Why bother with the Federal Government on OHS matters?

Australian political debate has a recurring thread of State and Federal responsibility. Currently, this debate focuses on the emergency response for floods in Queensland and New South Wales. Before this was the COVID response and the Black Summer bushfires. This argument over responsibility has trickled along for many years, for Constitutional and other reasons, including occupational health and safety (OHS).

Some years ago, all the Australian governments had a stab at resolving the split without reforming the Constitution through the OHS harmonisation strategy. It tweaked the system without Constitutional reform, but OHS will remain primarily a State and Territory matter (except for Comcare). This allows Prime Minister Scott Morrison to make bold statements (and some not-so-bold) about national problems like sexual harassment in Australian workplaces or worker exploitation in agriculture, understanding that the local jurisdictions are the ones who need to fix and police the problems.

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Notifiable psych injuries may be what’s needed

Recently the Victorian Government proposed six-monthly reports on psychologically hazardous incidents from employers to the OHS regulator, WorkSafe. The aim is to improve the pool of data available to the government in order to tailor harm prevention and reduction initiatives and a red tape campaign from employers is expected. These incident summaries are not the same as reporting a Notifiable Incident to WorkSafe but the notifiable incidents categories are overdue for a review and, maybe, an expansion.

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On mental health, everyone wants to win

In response to the first of this series of articles on Victoria’s proposed Psychological Health regulations, one reader provided an excellent outline of one of the roads leading to the proposal. It is certainly worth looking back to the Boland Review and recommendations, but it is also worth considering some of the politics around Minister Stitt’s announcement in May 2021.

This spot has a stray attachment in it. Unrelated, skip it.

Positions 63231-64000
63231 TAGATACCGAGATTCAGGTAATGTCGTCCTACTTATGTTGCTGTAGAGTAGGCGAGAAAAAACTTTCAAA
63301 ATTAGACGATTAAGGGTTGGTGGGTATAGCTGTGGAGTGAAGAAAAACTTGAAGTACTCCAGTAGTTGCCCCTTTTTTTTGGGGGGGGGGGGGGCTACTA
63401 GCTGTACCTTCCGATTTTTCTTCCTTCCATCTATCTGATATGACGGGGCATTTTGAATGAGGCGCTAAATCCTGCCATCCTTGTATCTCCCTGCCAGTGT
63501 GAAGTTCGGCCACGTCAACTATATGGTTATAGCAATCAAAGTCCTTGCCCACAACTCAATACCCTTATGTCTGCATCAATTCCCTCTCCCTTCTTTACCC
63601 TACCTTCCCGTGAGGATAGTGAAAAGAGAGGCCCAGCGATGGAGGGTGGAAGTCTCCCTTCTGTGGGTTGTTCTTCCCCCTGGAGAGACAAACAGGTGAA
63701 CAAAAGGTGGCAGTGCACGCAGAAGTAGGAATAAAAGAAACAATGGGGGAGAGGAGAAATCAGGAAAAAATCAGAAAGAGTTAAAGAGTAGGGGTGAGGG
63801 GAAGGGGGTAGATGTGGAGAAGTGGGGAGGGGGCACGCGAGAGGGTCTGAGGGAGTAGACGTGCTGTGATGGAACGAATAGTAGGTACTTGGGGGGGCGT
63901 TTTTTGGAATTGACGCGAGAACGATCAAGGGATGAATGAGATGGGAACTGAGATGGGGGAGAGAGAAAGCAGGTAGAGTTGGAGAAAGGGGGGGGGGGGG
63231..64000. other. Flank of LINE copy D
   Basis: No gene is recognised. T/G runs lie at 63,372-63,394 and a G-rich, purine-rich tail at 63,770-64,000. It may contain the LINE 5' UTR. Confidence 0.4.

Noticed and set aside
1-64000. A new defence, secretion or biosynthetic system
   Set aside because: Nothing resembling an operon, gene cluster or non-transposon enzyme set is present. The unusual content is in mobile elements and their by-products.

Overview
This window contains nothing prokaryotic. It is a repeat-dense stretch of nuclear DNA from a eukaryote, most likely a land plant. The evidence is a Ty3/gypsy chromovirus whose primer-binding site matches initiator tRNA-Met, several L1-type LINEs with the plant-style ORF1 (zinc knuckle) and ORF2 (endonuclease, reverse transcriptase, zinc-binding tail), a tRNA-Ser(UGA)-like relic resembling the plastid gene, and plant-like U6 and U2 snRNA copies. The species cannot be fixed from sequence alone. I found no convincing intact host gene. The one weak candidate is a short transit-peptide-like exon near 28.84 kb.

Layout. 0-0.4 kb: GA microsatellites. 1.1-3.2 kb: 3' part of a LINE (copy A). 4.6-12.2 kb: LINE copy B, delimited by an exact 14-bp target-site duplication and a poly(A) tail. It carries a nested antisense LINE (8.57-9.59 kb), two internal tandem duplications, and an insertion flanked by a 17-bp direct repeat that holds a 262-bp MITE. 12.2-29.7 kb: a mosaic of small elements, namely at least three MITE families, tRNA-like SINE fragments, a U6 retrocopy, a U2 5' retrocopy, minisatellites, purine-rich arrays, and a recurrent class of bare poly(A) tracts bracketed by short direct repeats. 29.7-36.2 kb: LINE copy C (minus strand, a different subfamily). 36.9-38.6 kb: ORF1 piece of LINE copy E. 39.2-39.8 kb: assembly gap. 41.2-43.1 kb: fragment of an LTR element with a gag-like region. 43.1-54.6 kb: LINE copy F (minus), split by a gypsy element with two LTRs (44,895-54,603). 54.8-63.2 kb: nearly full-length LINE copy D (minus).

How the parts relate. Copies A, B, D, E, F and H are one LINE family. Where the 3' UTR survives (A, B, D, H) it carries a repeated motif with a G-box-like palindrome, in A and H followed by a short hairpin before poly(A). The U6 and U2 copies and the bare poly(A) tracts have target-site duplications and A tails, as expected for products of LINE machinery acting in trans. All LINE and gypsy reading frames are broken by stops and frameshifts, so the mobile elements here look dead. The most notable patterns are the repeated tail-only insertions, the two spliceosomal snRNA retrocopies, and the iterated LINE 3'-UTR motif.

Recently WorkSafe Victoria’s Principal Psychological Health and Safety Specialist, Dr Libby Brook, was interviewed on the Psych Health and Safety Podcast. In providing background to the proposed regulations, politics was touched upon, sort of, but it was good to hear directly from a WorkSafe representative on the issue and the proposed regulations. The interview illustrated some of the strengths and weaknesses in the regulations.

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What is a psychological incident?

The Regulatory Impact Statement (RIS) for Victoria’s draft Psychological Health Regulation does not seem to define what is meant by a psychosocial incident. (If I have missed it, please include a reference in the comments section below) In trying to establish a workplace mental health demographic, the RIS states that:

“As there is currently no legislative reporting requirements for psychosocial incidents, voluntary calls received by WorkSafe’s advisory service have been used as a proxy to estimate the prevalence of psychosocial incidents in the workplace.”

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It is a pretty fluffy determination that the RIS accepts, further illustrating the need for additional data. The advisory service figures record 80% of psychosocial calls relate to bullying.

Continue reading “What is a psychological incident?”

Will workplace psychological regulations work?

Recently the Victorian Government released its proposed Occupational Health and Safety Amendment (Psychological Health) Regulations supported by a 106-page Regulatory Impact Statement (RIS) written by Deloitte Access Economics. Public consultation and submissions are welcome up to the end of March 2022.

These regulations have been promised by the Victorian Government for some time and are likely to be debated in Parliament later in this (election) year. The RIS raises substantial questions, but the Regulations stem from primarily a political decision, so those political promises need to be examined.

This is the first of a series of articles on psychological health and the proposed regulations over the next few days.

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Working Hours and Leadership

The workplace issues of excessive hours, unpaid overtime and the negative mental health and social disruption effects are becoming more commonly discussed but not, necessarily, fixed.  A persistent example of these workplace hazards is the sitting of Parliament.

Parliamentarians are not always good examples of leadership and nor are they good managers of their workplace responsibilities, as shown by the response to sexual harassment and alleged assaults in the Federal Parliament House. A less controversial example of their management is the flexible hours applied to the passing of, usually contentious, legislation.

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OHS remains the bastard child of HR and IR

There continues to be a competitive tension in Australia between the professions (if they are professions) of Human Resources (HR) and Occupational Health and Safety (OHS). This has been most obviously on display in relation to sexual harassment and the psychological harm that results.

Recently Marie Boland, about to be the 2021 Residential Thinker at the University of South Australia, spoke about this tension and much more in an online lecture about “HR: A Human Resources or a Human Rights approach to work health and safety“. At that lecture, Boland said that she pins her hopes for improvement on the new Work Health and Safety Regulations because

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